Category Archives: The Roost

A blog at Thoreau Farm, written and edited by Sandy Stott

The price of anything is the amount of life you exchange for it

By Kristi Martin

During the winter thaw, I went for a walk in Concord’s Sleepy Hollow Cemetery. Henry David Thoreau’s grave is at the summit of a steep hilltop called “Author’s Ridge,” which is frequented by tourists making pilgrimages to the graves of Concord’s nineteenth-century literary residents. On this particular afternoon, I sought solace and inspiration on Sleepy Hollow’s paths. Various life circumstances and personal stresses had piled up over the winter months and I was feeling doubtful, unsure of how to handle the uncertainties of life.

Balmy temperatures rapidly melted the snow drifts accumulated from two recent storms. Small rivulets cut through the receding banks. The melt-water swirled into murky eddies and turbid, stagnant puddles, which I splashed through. In the warmth of  0223171353f copythe sun, I removed my jacket and walked in my short sleeves. Closing my eyes, listening to the bird-song from the tree along the cemetery’s glacial ridges, I stood soaking in the warmth on my bare skin. Then the wind blew a distinctly cold breeze off the snow banks, dispelling the pleasant assurance of spring’s return; this was a false spring, a teasing spring; it was winter still. March is typically a changeable month with tumultuous fluctuations in weather. As the old adage assures, a mild beginning will in all probability turn tenaciously to snowy storms again before true spring flourishes.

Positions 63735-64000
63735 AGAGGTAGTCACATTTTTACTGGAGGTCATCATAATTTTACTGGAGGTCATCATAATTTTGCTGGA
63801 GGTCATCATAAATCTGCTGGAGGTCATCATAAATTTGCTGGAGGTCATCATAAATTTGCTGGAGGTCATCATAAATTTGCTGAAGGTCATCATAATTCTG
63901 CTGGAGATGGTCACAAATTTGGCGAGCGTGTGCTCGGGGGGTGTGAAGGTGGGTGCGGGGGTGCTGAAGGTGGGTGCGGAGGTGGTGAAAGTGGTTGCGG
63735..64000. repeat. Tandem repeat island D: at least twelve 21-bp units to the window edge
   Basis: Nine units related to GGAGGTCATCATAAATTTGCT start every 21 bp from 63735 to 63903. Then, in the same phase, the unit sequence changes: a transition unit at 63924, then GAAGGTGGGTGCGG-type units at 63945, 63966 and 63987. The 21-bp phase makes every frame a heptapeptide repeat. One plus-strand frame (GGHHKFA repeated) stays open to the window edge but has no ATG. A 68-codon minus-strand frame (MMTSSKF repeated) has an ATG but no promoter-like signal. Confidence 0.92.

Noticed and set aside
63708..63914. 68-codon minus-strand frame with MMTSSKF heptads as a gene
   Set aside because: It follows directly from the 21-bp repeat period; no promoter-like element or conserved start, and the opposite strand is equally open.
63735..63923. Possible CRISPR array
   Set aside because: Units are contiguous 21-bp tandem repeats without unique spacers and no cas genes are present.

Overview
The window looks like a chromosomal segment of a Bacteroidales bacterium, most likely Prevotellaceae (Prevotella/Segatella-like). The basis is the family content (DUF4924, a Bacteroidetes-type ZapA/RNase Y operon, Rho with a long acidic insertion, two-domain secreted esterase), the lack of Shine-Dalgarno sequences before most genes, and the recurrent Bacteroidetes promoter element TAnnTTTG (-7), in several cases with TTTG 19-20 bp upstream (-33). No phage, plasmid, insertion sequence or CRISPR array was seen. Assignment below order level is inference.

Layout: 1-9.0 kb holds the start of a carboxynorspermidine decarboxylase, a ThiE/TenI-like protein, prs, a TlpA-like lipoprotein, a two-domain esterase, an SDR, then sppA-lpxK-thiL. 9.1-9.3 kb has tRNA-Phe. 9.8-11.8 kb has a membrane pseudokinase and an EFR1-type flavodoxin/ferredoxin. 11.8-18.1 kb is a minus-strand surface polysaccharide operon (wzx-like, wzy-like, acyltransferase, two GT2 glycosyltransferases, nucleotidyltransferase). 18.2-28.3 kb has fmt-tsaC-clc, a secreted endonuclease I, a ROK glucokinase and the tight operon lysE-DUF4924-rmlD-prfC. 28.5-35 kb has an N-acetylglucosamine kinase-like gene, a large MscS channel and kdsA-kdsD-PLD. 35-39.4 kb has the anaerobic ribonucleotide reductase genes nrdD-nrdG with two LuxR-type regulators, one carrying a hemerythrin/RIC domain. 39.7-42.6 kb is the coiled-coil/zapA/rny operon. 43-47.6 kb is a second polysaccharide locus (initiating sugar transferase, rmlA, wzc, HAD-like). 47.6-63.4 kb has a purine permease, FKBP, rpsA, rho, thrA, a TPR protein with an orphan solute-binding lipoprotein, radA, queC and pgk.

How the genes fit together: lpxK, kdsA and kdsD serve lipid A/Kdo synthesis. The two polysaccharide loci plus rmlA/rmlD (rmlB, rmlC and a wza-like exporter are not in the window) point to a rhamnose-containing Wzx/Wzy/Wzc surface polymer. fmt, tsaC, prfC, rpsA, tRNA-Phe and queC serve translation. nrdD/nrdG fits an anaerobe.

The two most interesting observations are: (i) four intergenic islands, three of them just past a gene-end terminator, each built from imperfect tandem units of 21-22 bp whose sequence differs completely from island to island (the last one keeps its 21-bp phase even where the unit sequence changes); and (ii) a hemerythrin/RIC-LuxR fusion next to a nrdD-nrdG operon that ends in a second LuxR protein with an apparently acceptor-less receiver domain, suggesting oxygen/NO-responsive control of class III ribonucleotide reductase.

As I walked, the saturated ground had given way beneath my feet in places, but at Thoreau’s grave it was dry enough for me to sit on the bare earth. It is not unusual for this spot to be littered with mementoes left by visitors. However, at this time of year there were fewer. Among the rocks, pens, pencils, and pine twigs, I noticed a mollusk shell – a strikingly odd object to find in winter on a wooded New England hilltop. At once it mentally transported me to the nearby shores of Walden Pond, now nearly synonymous with Thoreau, and to the farther shores of Cape Cod, where he walked during three separate excursions.